News & Events

New outside exercise park research at Liscombe House

July 27, 2020

Can taking part in an outside exercise program make a difference to the health and wellbeing of aged care residents living with dementia*?

That is the question that residents of Liscombe House will be endeavouring to answer in conjunction with researchers from the National Ageing Research Institute (NARI).

Led by Associate Professor Pazit Levinger, the research program – the ENJOY program for Independence in Dementia – has been funded through the international arm of the Alzheimer’s Association.

“We are very excited about starting this work as it is the first time that this type of exercise program has been tested and applied to people living with dementia,” Pazit said.

At the centre of the program is the purpose-built outdoors Seniors Exercise Park in Leith Park. The exercise stations have been specifically designed for older people to improve strength, balance, flexibility, mobility and function. The park is the only one of its kind in an aged care setting in Victoria; there are two others in public parks.

An estimated 365,000 Australians had dementia in 2017, 99% of whom were aged 60 and over. The total number of people affected by dementia is projected to rise to 900,000 by 2050.

“In Australia, almost half of people with dementia in 2015 lived in care accommodation (such as residential aged care facilities) and nearly all had an associated disability,” Pazit said.

She said the program will focus on mobility and strength in a group setting, emphasising socialisation and enjoyment.

Each participant will undergo a 12-week structured supervised program using the equipment followed by 12 weeks of independent exercise.

Known as a feasibility pilot randomized controlled trial, the participants will be divided into two groups: a control group and a Seniors Exercise Park group. They will be assessed before, during and after the program to see the program’s effect on each person.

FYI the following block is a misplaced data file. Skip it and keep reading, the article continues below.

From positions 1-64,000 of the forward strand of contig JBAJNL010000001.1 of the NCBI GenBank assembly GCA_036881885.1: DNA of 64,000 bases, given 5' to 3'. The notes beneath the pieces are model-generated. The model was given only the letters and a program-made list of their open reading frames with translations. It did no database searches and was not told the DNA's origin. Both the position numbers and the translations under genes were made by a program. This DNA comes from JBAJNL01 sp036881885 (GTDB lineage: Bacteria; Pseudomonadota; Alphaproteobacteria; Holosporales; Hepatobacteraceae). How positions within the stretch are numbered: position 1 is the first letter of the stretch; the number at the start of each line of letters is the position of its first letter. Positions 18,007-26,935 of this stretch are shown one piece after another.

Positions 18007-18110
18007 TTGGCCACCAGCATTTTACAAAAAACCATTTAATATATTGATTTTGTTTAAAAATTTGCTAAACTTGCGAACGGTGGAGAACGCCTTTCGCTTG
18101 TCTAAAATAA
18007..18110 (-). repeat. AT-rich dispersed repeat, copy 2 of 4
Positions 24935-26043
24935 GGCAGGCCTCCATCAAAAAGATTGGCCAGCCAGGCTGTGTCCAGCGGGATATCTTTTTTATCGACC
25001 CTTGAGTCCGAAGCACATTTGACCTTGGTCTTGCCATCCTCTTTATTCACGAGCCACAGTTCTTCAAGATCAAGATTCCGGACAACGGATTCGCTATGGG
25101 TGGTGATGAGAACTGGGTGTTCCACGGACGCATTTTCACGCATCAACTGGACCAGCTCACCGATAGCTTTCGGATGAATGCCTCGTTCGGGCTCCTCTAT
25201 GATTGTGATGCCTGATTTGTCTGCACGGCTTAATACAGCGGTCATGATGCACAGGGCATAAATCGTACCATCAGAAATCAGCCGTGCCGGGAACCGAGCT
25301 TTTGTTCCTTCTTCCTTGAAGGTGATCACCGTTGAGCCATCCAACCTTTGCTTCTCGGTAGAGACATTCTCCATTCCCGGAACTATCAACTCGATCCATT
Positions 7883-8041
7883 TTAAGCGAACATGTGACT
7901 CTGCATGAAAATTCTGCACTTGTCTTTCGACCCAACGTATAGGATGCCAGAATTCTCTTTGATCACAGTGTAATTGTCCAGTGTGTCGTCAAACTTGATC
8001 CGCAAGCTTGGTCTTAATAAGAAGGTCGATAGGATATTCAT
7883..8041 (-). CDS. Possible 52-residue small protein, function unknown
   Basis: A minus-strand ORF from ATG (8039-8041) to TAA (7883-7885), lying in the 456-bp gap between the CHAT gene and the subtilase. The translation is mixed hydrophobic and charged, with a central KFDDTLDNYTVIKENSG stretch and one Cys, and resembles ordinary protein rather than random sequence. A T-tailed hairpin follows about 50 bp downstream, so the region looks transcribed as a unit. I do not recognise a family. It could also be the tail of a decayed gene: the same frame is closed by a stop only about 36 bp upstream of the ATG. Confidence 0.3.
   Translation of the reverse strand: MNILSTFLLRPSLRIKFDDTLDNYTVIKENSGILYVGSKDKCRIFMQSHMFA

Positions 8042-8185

Shaaron Robilliard, OCAV’s Director of Nursing, said she was thrilled that Liscombe House was trialling the program with its residents living with dementia.

“We are committed to being a dementia-friendly community, and being physically and social active is good dementia care,” Shaaron said.

There are no disease-modifying treatments for dementia, so anything that can help manage the symptoms is welcomed.

“Less than 25% of older Australians do enough physical activity to achieve health benefit, and those living in residential aged care spend much of their time inactive and sitting down,” Shaaron said.

She hopes that the program will help those taking part improve their walking and help them become more independent.

The Seniors Exercise Park was installed at
Leith Park in July 2019 in partnership with the National Ageing Research Institute (NARI) with funding from Perpetual’s 2018 IMPACT Philanthropy Program and Gandel Philanthropy. Lark Industries supplied the eight exercise stations tailored to older people, designed to improve strength, balance and mobility.

*The person featured in this article is not living with dementia. She is a volunteer who has been trained by NARI researchers.

 

Josephine Katite may be a long way from Kenya, where she was born and lived until 2005 but the experience of looking after her elderly grandparents is very much with her every day in her work at Liscombe House.

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